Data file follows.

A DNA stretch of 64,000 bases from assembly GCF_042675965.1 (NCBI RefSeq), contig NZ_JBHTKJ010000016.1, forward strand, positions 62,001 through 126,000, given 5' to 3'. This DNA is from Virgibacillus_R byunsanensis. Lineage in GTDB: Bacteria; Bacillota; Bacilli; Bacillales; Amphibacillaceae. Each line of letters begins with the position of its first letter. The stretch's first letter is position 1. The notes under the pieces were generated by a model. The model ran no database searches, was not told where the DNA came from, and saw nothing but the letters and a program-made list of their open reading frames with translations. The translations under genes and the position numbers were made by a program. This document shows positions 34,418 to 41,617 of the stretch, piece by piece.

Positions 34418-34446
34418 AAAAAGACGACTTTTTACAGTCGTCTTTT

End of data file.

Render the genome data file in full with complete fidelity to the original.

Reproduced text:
A DNA stretch of 64,000 bases from assembly GCF_042675965.1 (NCBI RefSeq), contig NZ_JBHTKJ010000016.1, forward strand, positions 62,001 through 126,000, given 5' to 3'. This DNA is from Virgibacillus_R byunsanensis. Lineage in GTDB: Bacteria; Bacillota; Bacilli; Bacillales; Amphibacillaceae. Each line of letters begins with the position of its first letter. The stretch's first letter is position 1. The notes under the pieces were generated by a model. The model ran no database searches, was not told where the DNA came from, and saw nothing but the letters and a program-made list of their open reading frames with translations. The translations under genes and the position numbers were made by a program. This document shows positions 34,418 to 41,617 of the stretch, piece by piece.

Positions 34418-34446
34418 AAAAAGACGACTTTTTACAGTCGTCTTTT